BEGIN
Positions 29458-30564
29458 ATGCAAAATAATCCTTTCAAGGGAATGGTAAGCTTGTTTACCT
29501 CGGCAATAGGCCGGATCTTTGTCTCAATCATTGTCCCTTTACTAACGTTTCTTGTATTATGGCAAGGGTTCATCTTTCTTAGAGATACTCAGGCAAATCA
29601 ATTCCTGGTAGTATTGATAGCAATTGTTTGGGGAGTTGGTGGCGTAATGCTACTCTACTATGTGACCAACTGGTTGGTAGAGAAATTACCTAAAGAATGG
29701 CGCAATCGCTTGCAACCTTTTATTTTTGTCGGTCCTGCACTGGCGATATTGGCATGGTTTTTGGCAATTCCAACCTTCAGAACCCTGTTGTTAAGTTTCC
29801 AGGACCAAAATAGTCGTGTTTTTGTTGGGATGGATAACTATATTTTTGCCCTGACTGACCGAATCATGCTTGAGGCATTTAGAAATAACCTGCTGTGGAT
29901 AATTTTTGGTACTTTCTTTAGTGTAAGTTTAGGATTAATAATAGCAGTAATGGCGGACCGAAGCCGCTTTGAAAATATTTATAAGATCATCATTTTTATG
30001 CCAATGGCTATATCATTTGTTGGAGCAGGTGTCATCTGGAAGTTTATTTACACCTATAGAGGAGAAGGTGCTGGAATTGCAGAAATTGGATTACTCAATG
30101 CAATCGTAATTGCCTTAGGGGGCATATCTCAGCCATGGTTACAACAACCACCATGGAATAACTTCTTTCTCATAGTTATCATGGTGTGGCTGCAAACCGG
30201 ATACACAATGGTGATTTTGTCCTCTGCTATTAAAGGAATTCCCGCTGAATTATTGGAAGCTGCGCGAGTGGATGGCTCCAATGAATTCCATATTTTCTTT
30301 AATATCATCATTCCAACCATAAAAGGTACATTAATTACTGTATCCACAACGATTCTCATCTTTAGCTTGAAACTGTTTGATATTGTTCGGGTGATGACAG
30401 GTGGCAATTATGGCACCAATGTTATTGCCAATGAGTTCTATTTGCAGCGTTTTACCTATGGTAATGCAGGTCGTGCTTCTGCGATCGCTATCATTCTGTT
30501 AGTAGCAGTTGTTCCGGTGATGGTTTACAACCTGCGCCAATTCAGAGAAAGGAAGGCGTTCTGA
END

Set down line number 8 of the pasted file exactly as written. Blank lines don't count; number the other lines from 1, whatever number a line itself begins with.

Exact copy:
30001 CCAATGGCTATATCATTTGTTGGAGCAGGTGTCATCTGGAAGTTTATTTACACCTATAGAGGAGAAGGTGCTGGAATTGCAGAAATTGGATTACTCAATG